Summary: This is the story of Jonah told from the perspective of a sailor on the boat he sailed on.
September 19 is International Talk Like a Pirate Day, honest it really is www.talklikeapirateday.com. And seeing I was preaching on Jonah it seemed like too good an opportunity to pass up. This is the first sermon that I’ve preached in the first person and I wore a pirates costume.
Arrr mattes, shiver me timbers I have a tale to tell so settle down and pay me heed.
Me name is Omar and I be a sailor. It seems like I’ve always been a sailor you might say I was born into it. You see me father was a sailor as was his father before him. So I am a sailor too although not a very good one, I get a wee bit seasick if you know what I mean. But as long as I can remember there’s always been a deck moving beneath me feet. A sailor is what I’ve always been and a sailor is what I’ll always be.
When the Story began I was mate on a ship called The Wings of the Morning and a fine ship she was too, she had been built in Athens, on the shores of Greece and had beautiful lines and fine handsome rigging. A fine ship and she rode the waves, not rolling much, which was important to me, if you know what I mean.
We had been sailing the Mediterranean making stops along the coastlines of Greece and Macedonia as well as hopping amongst the islands. You know Crete and Cyprus. We were lying to in the port of Joppa while the Skipper was scaring up a cargo for us.
Joppa wasn’t a bad port to be tied up in as far as ports go, I’ve been in worse. It was in the country of Israel, on the coast of the Mediterranean Sea, the water was crystal clear the sand was white and fine like sugar. The sights and the sounds of the market drifted down the streets to the wharves, the smell of fresh baked bread mingling with the smell of the tar that covered the pilings. The sun was bright and the women were beautiful. Arrr, I could have stayed in Joppa for a long time. But it was not to be. The Cap’n arrived and told us that he had found a cargo, that we would be taking a cargo of dates and olive oil to the shores of Tarshish. Tarshish, why Tarshish? There was no place further away then Tarshish. It was where the earth dropped off and even if you didn’t fall over the edge beyond Tarshish there were monsters and dragons and nobody who ever sailed beyond Tarshish ever came back. But that was where the cargo had to go so that’s where we had to go.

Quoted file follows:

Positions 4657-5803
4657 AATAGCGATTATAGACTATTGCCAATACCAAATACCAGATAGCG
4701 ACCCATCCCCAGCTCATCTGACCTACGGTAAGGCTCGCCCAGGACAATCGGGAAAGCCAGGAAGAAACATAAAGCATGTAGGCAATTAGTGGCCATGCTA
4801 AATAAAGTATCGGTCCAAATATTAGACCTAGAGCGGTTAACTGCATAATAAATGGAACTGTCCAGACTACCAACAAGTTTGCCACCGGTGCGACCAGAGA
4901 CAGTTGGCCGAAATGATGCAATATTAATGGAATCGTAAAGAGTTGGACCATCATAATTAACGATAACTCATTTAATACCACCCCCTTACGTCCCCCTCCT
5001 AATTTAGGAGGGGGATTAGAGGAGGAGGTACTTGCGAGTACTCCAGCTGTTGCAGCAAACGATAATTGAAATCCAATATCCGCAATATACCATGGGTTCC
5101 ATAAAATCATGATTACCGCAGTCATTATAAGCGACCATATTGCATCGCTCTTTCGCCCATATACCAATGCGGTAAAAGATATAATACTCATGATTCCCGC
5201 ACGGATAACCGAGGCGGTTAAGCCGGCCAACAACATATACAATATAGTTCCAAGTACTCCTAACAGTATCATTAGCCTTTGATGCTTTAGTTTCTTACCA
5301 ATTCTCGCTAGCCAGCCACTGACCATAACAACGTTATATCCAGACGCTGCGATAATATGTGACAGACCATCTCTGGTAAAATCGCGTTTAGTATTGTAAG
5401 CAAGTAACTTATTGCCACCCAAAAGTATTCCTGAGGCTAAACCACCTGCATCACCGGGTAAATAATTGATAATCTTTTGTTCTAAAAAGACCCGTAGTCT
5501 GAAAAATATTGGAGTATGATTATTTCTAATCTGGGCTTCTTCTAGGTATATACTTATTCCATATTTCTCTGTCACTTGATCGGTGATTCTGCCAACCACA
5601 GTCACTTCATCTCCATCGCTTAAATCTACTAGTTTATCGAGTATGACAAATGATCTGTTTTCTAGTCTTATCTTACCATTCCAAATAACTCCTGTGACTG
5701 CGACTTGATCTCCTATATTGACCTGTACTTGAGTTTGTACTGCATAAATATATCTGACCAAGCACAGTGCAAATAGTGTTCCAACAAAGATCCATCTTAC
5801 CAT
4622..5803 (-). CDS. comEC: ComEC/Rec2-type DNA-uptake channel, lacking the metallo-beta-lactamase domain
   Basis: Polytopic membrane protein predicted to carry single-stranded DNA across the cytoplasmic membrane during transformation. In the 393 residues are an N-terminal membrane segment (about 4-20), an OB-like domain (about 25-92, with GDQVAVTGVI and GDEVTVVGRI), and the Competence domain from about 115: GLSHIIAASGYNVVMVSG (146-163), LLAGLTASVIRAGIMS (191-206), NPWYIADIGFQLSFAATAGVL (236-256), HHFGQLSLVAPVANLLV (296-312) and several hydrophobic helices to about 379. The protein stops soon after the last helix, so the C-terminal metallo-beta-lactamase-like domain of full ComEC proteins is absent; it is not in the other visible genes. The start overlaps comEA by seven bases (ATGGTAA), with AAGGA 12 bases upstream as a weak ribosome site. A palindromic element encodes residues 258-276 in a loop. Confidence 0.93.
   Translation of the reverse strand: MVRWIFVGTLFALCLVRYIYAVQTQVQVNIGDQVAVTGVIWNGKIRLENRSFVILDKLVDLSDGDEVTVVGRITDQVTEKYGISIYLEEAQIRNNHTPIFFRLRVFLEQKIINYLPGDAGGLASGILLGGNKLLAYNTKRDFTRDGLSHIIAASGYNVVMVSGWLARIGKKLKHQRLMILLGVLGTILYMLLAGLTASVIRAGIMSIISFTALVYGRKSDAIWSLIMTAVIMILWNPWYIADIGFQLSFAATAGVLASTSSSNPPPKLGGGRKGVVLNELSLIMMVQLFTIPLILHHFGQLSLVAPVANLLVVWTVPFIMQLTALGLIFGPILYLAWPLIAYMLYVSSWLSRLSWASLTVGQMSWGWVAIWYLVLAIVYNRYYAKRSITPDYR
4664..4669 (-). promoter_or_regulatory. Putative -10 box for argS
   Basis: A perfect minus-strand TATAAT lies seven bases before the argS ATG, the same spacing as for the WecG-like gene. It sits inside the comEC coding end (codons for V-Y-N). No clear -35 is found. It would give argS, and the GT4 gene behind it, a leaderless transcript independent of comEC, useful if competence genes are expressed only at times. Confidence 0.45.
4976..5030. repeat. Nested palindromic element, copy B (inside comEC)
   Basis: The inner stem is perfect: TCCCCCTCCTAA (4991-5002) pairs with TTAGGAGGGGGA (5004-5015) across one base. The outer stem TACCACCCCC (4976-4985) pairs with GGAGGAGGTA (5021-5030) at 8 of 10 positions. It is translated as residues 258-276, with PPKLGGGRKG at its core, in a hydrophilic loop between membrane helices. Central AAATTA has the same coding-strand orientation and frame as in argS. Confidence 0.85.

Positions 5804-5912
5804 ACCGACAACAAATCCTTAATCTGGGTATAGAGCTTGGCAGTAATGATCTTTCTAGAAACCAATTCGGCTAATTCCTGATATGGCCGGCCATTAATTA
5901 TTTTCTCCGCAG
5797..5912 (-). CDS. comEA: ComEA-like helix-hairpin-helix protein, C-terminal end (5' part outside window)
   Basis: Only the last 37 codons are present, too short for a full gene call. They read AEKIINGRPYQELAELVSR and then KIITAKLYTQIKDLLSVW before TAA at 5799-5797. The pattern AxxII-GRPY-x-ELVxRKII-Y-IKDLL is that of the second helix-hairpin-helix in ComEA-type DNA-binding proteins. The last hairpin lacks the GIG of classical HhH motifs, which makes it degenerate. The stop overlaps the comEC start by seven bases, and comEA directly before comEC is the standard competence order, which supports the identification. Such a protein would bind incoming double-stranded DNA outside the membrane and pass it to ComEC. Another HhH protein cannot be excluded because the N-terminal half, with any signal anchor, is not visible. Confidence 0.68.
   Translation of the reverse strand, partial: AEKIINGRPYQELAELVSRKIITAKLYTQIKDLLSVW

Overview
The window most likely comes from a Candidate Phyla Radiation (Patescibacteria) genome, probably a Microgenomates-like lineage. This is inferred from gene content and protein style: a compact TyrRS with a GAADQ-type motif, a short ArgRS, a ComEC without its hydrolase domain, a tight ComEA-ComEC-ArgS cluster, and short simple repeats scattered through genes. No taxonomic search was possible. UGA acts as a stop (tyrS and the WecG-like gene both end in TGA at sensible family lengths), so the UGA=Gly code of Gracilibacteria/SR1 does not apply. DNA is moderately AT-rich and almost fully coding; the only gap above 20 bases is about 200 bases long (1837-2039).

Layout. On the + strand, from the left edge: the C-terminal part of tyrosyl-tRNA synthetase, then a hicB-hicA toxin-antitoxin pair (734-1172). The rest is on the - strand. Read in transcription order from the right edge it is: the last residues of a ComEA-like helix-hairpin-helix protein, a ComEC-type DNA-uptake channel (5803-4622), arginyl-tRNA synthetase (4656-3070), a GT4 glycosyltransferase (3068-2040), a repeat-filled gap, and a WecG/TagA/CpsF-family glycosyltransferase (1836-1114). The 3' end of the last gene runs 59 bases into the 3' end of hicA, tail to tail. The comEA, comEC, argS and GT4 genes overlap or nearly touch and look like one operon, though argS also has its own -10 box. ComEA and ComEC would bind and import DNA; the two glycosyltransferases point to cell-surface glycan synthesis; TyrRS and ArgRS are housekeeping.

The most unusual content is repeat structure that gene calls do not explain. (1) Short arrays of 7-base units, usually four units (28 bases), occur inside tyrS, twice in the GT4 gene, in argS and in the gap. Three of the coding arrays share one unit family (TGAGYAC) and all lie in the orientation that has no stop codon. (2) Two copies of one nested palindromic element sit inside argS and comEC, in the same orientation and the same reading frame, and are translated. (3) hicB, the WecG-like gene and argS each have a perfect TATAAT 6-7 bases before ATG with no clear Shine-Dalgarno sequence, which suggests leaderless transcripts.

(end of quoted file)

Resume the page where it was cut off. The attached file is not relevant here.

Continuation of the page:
They gave me this thing and told me if I pressed the button it would show you a chart. Well shiver me timbers it works. This be Joppa, which is where we were and this be Tarshish where we were taking our cargo.
I put the boys to work loading the cargo and getting everything shipshape for the voyage when this landlubber showed up asking where we was bound for. I told him we were sailing to Tarshish on the tide. He asked if there was any way he could go farther then Tarshish, and I told him there were no further then Tarshish, that beyond Tarshish there be monsters and there be dragons and then you just fall off the end of the world. I mean you just have to look at the chart to see that it’s flat.
The lubber wanted to book passage with us and after talkin’ to the skipper we decided that would be alright and so I asked his name and he told me it was Jonah. For a moment I had some doubts about taking a passenger named Jonah, you see I have kind of a sixth sense, I don’t see dead people but sometimes things don’t feel right and this was one of those times. But a cargo is a cargo whether it be dates or people so we told the swabby to grab his kit and make hisself at home down below with the rest of the cargo.
Well we sailed on the tide and it was a beautiful moonlit night, the stars were bright and just enough of a gentle breeze to fill the sails, which was a good thing, if you know what I mean. And so for three days we sailed toward Tarshish and a beautiful trip it was turning out to be. It was not to last though, on the evening of the third day a storm blew out of no where and nigh on threatened to sink the Wings of the Morning.
It blew hard and it looked like it wasn’t going to let up so I ordered the men to throw some of the cargo over board to lighten the ship, better to arrive without dates and olive oil then to arrive without a ship, if you know what I mean. And as the men worked they cried out to their various gods and a lot of gods there were amongst the boys, but they must have been deaf gods because the storm didn’t seem to be getting any better. It’s no fun when you start you trip by sea and end up travelling by rail, if you know what I mean.